Mauritian Author - Parsad Gunputh

Full name                      : Parsad Gunputh
Date of Birth                : 18:10:1933
Address                         : 160, John Kennedy Avenue, Vacoas
Phone No.                    : 6965643
National ID                 : G1810334212974
Small Profile Des       : Social worker, performs Ramayana classes, Writer & PoetBooks written             : Jeewan Pradeep (1996)
Hindi Shabda Chayan  (1980)
Devyani (1996)
Gariba (2004)

Previous Job Title    : Teacher

Previous Job Place   : Aryan Vedic Aided School

Qualification              : Academic (Visharad India University Allahabad Prayag

Social Activity            : Member Sugar Industry Pension Fund
Member Film Censor Board
Performing Prayers in Candos Hospital
Football Association

Award                         : Awarded in 2005 by Hindi Pracharini Sabha LongMountain
Awarded in 2012 by Ramayan Center
Awarded in 2016 by Ram Priya Shiv Mandir Glen-Park


Anurag Sharma awarded in Mauritius

Anurag Sharma, a renowned Indian writer and poet, awarded by the Mahatma Gandhi Institute:
The winner of the first edition of the Apravasi Hindi Sahitya Srijan Samman, organized by the Mahatma Gandhi Institute is Anurag Sharma, a renowned Indian writer and poet in the United States.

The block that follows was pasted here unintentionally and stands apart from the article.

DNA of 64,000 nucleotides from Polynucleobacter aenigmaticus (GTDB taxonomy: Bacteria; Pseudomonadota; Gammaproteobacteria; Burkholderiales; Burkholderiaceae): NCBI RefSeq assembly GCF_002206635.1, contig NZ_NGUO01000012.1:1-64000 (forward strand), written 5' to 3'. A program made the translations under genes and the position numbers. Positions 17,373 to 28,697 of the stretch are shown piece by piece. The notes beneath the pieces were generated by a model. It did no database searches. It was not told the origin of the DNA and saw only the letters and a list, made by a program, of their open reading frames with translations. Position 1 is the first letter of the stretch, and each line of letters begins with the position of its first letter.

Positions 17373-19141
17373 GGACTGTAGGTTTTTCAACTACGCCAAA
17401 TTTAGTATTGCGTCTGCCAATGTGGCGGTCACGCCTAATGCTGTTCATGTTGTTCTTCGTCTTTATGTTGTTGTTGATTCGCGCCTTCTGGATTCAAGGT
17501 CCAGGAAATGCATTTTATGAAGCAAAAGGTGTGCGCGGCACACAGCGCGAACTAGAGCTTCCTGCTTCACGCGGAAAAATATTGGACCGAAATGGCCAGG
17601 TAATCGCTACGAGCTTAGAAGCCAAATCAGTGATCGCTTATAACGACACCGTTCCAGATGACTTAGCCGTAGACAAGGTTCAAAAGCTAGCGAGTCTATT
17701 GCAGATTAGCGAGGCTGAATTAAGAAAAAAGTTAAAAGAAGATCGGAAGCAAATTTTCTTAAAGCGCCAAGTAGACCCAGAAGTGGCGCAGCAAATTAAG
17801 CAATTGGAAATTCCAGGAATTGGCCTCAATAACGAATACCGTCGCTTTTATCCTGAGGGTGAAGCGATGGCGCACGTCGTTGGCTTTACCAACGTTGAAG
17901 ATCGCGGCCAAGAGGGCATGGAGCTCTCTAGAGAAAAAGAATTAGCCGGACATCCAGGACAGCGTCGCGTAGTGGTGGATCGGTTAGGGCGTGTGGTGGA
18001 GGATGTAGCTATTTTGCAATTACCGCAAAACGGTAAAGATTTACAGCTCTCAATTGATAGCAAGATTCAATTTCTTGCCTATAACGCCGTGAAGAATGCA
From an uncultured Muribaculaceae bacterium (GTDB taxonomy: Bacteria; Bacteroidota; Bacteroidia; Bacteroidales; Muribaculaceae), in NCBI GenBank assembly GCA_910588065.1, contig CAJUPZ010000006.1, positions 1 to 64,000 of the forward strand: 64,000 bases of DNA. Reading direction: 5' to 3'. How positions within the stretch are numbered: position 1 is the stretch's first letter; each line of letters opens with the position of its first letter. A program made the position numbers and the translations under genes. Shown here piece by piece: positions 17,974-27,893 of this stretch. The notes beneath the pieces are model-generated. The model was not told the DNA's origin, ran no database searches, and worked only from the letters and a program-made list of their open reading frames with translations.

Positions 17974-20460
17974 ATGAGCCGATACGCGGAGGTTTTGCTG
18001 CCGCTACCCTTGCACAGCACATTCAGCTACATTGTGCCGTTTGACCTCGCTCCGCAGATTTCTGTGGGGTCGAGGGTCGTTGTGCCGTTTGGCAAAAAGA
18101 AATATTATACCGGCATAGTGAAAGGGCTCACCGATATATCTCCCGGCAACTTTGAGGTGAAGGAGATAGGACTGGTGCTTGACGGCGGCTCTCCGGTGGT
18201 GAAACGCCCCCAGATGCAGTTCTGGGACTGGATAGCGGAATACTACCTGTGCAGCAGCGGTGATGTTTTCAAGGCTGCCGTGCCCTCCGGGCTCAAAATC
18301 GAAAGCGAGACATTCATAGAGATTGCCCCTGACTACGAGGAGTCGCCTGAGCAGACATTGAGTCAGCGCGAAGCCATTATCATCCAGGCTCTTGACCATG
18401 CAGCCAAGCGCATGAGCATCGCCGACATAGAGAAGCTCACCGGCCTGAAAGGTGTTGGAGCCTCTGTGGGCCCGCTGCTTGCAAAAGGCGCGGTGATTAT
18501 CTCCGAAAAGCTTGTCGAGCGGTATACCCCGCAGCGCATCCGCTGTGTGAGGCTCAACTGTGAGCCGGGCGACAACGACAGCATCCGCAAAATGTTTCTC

At the award ceremony at the Subramania Bharati Lecture Theater at the MGI, the winner received his award from the Speaker of the National Assembly, Maya Hanoomanjee, in the presence of several personalities. This award is intended for the author of the the best literary work in Hindi among the Indian diaspora throughout the world.



INDIAN LANGUAGE IN MAURITIUS(मॉरिशस में भारतीय भाषा)

THE EARLY INDIAN PRESENCE IN MAURITIUS

The use of Indian languages on the island is associated by most of us with the huge immigrations of the 19th century. In fact, the Indian presence dates from the earliest days of human settlement of Mauritius. There were slaves and convicts from Bengal and South India on the island during the years of Dutch occupation, who no doubt conversed in their own languages with other immigrants from their regions of origin. No details of their linguistic skills from this period, survive, however. Their numbers were very small, and we can at present only guess at their means of communication with fellow-Indians and with the heterogeneous slave population of Dutch Mauritius.